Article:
“India will see the benefits of digital payments for a long time” -Governance Now

Murali Raghavan, author of ‘Riding the De(Mon)’, talks about demonization and his thriller about it

‘Riding the De(Mon)’ by Murali Raghavan (Leadstart Publishing) is a financial thriller that delves into money laundering in India, in particular the methods used by corrupt businessmen and politicians to funnel their ill-gotten gains into the banking system, publish the Surprise Demonetization Announcement.

Raghavan, an Indian cost and chartered accountant based in the United Arab Emirates, weaves a brilliant story of big money and crime. ‘Riding the De(Mon)’ is a perfect choice for fans of Paul Erdman and Ravi Subramanian.

The book comes via Script A Hit (, a platform that helps people turn ideas into books and scripts. “Script A Hit is proud to announce the release of his first book Riding the De(mon), a financial thriller. We plan to release at least five books this year, selected from hundreds of ideas we’ve received,” said Jaishankar Krishnamurthy, Script A Hit founder, author and finance professional.

Raghavan said: “Never in my dreams would I have imagined myself as an author. In 2016, we spent a lot of time debating the impact of demonetization on the common man and challenging the government assumption on this issue. Discussions dragged on, and in 2020, I simply decided to take that leap of faith and submitted a synopsis of the idea to

“The novel has been written after much research into the methods used by people with ill-gotten wealth to deposit their black money in banks and the vulnerabilities around cash deposit data that exist even today. It is a must-read for finance professionals and curious minds interested in whether the Government made any real substantial gains from the surprise announcement.”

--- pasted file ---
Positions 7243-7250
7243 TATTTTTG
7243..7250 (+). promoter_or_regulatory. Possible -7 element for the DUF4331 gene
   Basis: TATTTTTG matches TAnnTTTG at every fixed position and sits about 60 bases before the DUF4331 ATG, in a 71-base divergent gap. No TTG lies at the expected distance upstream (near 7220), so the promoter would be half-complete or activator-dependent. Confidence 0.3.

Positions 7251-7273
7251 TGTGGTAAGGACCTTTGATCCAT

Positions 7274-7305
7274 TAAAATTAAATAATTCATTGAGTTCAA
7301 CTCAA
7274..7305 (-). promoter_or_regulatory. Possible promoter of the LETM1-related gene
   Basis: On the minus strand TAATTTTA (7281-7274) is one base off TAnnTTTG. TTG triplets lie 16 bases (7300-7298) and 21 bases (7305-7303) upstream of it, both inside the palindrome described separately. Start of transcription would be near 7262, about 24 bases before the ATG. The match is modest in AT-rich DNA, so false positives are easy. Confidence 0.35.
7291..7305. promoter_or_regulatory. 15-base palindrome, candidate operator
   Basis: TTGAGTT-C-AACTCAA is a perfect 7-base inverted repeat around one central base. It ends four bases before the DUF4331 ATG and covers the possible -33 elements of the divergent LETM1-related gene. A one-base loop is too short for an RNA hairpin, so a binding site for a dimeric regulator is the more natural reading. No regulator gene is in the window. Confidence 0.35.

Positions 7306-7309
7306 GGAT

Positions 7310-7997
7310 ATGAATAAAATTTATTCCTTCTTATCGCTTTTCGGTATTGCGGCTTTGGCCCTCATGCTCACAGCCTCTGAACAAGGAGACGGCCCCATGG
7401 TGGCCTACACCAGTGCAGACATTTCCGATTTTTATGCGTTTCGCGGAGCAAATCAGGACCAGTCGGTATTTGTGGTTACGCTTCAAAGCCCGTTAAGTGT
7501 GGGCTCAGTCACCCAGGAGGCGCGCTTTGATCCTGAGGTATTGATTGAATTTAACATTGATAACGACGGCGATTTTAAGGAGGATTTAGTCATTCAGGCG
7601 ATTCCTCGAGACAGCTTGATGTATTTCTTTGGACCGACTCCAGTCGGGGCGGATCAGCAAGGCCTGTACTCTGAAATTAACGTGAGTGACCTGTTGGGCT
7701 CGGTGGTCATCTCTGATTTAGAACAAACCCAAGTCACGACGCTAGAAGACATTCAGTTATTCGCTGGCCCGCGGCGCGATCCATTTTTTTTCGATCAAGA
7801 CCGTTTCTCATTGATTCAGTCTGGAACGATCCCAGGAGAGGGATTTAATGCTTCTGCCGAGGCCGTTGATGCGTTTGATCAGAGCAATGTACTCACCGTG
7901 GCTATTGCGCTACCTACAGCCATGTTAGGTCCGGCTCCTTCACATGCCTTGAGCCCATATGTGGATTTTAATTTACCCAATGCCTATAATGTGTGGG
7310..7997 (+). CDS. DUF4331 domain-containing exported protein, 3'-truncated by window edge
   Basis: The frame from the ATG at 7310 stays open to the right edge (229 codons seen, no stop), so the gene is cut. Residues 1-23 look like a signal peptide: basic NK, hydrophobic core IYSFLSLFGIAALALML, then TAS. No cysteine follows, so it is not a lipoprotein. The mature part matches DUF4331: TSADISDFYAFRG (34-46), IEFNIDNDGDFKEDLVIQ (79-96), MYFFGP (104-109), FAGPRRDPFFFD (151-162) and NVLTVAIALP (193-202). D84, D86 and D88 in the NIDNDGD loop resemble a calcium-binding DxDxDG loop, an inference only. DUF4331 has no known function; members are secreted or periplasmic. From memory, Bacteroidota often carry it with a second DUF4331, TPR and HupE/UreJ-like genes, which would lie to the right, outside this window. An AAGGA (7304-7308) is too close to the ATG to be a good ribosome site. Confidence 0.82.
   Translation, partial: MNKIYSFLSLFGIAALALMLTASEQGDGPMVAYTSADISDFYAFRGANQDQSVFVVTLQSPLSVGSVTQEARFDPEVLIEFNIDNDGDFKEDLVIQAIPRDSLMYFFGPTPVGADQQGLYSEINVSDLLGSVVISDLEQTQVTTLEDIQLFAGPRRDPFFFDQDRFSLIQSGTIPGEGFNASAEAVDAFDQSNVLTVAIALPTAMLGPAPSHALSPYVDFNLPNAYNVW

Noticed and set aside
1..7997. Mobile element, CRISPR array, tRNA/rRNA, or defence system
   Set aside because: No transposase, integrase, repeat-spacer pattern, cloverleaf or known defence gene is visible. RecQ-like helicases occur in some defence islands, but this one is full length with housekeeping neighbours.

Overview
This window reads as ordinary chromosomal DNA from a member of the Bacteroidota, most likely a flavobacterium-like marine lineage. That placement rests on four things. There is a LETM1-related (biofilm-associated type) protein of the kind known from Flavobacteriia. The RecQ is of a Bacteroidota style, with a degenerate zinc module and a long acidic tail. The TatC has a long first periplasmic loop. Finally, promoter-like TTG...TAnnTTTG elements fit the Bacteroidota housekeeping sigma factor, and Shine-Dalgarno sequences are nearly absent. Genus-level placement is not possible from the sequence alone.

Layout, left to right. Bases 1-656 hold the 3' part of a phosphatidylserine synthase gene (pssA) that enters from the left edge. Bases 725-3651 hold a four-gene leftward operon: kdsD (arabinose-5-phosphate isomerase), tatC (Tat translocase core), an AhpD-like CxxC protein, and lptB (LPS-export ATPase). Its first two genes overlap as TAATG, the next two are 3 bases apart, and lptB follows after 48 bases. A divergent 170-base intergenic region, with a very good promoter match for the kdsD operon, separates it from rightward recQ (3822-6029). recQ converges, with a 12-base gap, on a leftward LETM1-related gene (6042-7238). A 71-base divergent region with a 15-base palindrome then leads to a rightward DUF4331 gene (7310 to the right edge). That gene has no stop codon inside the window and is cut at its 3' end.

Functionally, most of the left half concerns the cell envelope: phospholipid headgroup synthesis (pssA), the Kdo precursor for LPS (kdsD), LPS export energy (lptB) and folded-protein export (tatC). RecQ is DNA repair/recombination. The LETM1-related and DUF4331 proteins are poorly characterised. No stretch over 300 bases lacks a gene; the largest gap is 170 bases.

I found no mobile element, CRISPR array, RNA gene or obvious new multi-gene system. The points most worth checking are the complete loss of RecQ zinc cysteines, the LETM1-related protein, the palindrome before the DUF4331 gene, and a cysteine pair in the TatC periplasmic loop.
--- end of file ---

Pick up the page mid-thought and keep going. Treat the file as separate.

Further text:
‘Riding the De(Mon)’ is the story of a presumed innocent banker, a religious leader accused of murder, a journalist looking for more than just the next big story, and a plot to use demonetization to bring down a government.

Young, smart, once with a promising career ahead of him, Vikram is in Chennai jail. He is accused of defrauding more than ten million rupees from Bharat Bank, where he worked in the IT department. Although he insists on his innocence, the evidence is against him and Vikram seems doomed to spend the best years of his life in prison, unless he accedes to a strange request from a lawyer representing an anonymous client. .

Trapped in jail with no chance of release, Vikram agrees, only to be plunged back into the world of corporate espionage and government corruption and intrigue, a bank run, and murder.

Ashwini, an investigative financial reporter, stumbles upon the methods used to circumvent the rules imposed by the Reserve Bank of India during the demonetization of India.

Vikram crosses paths with Ashwini in his quest to expose the web of corruption between people with mountains of money to hide and the unethical ways they invent to hide it.

But Ashwini’s real investigation is into the man known as “Guruji”, Vikram’s fellow inmate and possibly his only friend from his time in jail, whom she believes to be the cause of her sister’s death.

Will Vikram be able to swim against these murky tides to secure his freedom, from jail and from the clutches of his benevolent blackmailer? Will Ashwini ever find out what really happened to his sister? And what is Guruji’s dark secret, which seems to hold the key to many mysteries?

Raghavan, based in the United Arab Emirates for 29 years, is a co-founder of the company CFOSME, which enables SMEs to streamline their cash operations with enhanced financial ecosystems. His experience with multinational companies in retail and wholesale distribution, IT, real estate and hotel development, risk management and insurance (financial advisor) gives him a wide range of skills and experience.

Here are their answers to some questions from Governance Now by email:

Demonization is still in conversations and discussions, what is your opinion about it?